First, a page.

Ingredients for High Performing Teams: #4, Meaning & Impact

The final ingredients for high performing teams that Project Aristotle revealed are meaning and impact. Leaders of teams need to articulate a clear vision, and reinforce how each member’s work contributes to bringing the team closer to that vision. On the surface, this sounds simple and straightforward. Let’s be honest, it’s nothing groundbreaking – the importance of meaning and impact to team effectiveness seems fairly intuitive. I mean, most organizations nowadays have mission statements. Meaning just seems to be another buzzword and lofty ideal in the corporate world. As I’m sure you’re well aware of at this point, implementing these ideals in ‘real life’ is a whole other story. The importance of meaning in team effectiveness is obvious – but how do you actually foster a sense of meaning and purpose in teams from the real world? A quick Google search reveals thousands of articles discussing how to develop meaning and purpose in teams (for example, this Harvard Business Review article). Most, however, just end up reiterating how important a purpose is in a team, and that you should “find it”. Finding the purpose as the leader, though, isn’t the hard part, in my opinion. To get the entire team to buy in and connect with it…that’s the real challenge. So in preparing for this post, I set out to explore this exact problem – how can we not only find a team’s purpose, but also get the entire team to ‘buy in’ to it? Before I dive deep into the question of how, though, I want to explore the why – why is making sure each team member...

Teaching Teamwork: How Insights from Team Building Can Benefit Educators

Is teaching a class that much different from leading a team? A 2010 article in Psychology Today makes a good argument for the idea that teachers are really “leaders in disguise”. Leaders and teachers both have to be positive role models, inspire their followers/students, provide individualized consideration, and engage the minds and hearts of their followers/students. Team building has increasingly become a key part of leadership. It seems that most leaders in corporate organizations are aware of, and believe in, the value of team building efforts. But if teachers are truly “leaders in disguise”, why do we so rarely talk about the value of team building in the world of education? The ability to work in teams has become increasingly valuable in the workforce over the past decade. In fact, Deloitte’s 2017 Global Human Capital Trends survey found that top companies in the world are pushing towards team-centric models, thus, the ability to work in small, cohesive teams is becoming more valuable than ever before. As educators who strive to prepare our students to succeed in the world of work in the future, it is now our responsibility to teach our students how to work effectively in teams. But how do we do that? I believe that teachers should model team leadership. When the class becomes a high performing team, students can experience first-hand what it feels like to be a part of successful team. When they’re given other opportunities to work in a team in the future, they’ll know what they should strive for. They’ll be prepared to recreate the successful team leadership they observed in their teacher....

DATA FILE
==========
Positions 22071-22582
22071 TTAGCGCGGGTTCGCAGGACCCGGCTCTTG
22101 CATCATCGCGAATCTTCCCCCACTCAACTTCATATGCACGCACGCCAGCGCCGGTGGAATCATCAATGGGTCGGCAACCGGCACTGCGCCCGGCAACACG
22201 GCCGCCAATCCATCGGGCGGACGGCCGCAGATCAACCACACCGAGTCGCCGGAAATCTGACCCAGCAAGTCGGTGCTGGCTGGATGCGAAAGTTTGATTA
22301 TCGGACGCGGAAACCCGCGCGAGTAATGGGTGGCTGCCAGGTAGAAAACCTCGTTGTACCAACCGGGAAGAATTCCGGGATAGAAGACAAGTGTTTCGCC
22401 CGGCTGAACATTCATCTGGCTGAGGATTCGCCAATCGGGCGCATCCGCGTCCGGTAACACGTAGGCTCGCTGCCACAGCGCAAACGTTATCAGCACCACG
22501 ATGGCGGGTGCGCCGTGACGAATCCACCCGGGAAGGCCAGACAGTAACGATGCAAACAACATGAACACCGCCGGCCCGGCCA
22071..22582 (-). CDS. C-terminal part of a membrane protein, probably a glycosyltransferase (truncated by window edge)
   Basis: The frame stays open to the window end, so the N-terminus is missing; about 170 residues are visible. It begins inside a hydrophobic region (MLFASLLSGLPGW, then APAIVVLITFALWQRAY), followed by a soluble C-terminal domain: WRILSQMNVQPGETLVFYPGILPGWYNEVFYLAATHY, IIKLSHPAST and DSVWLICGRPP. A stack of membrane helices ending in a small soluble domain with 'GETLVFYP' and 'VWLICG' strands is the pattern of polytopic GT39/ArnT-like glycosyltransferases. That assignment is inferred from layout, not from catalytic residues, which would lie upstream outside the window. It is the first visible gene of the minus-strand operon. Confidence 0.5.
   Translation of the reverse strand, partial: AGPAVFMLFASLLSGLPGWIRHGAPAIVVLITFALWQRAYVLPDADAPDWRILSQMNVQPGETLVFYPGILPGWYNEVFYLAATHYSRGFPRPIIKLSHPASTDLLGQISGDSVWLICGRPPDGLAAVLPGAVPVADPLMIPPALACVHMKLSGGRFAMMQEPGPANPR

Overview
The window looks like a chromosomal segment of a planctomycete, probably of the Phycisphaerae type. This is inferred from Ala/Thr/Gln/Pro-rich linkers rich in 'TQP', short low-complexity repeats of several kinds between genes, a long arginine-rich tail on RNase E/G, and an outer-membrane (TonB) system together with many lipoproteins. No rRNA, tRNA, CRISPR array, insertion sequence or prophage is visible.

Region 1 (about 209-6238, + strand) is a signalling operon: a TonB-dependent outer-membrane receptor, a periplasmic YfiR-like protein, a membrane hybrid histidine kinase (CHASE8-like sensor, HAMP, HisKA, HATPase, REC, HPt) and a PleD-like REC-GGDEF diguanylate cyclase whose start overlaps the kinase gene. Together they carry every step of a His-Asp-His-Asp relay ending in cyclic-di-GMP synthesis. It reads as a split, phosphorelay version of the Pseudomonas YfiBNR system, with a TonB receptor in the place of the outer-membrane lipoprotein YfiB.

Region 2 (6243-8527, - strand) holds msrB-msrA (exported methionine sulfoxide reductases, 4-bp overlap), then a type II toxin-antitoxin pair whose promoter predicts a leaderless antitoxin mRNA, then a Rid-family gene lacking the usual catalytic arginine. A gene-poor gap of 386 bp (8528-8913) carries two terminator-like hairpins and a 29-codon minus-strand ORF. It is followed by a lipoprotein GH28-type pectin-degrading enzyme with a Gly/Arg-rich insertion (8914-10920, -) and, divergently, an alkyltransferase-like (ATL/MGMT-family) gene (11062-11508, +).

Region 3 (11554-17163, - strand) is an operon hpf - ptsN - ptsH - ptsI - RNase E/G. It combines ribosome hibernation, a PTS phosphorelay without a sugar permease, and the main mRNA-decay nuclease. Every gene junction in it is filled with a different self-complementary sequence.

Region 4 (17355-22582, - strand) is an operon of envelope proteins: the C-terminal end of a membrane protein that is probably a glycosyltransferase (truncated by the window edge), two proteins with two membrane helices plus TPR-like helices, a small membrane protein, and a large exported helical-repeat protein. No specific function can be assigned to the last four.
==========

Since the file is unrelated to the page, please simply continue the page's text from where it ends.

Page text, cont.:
Casting for Team Performance

Each member of any team should be “casted” in a role that takes full advantage of their talents. In my previous post, I talked the importance of having each team member know what’s expected of them and how that contributes to the team vision. But today, I ask another question – does what we expect of our team members align with their strengths? The premise of Marcus Buckingham and Curt Coffman’s First, Break All The Rules is that the key to work engagement is whether the work aligns with the individual’s strengths and talents. The manager’s main role, therefore, is to focus on each employee’s unique strengths, and find ways to make it fit with their work. The theory goes that you have far more potential within your strengths than your weaknesses. Often within organizations we complete employee reviews on a regular basis. Most often these reviews are designed to identify weaknesses and to help people “fix” them. However, you will have far more benefit from focusing on strengths than weaknesses. In Summit’s Strengths Finder workshop we discuss the fact that in your areas of weakness, regardless of how much training and focus you place on them, you do not have a natural ability in this area and will only improve so much. We often say you want to focus on your areas of weakness just enough so that they are not a liability, but do not waste more time here. It is in your areas of natural ability, your strengths, that you have the greatest potential for growth. This is a muscle that through exercise can become very...

Ingredients for High Performing Teams: #3, Structure and Clarity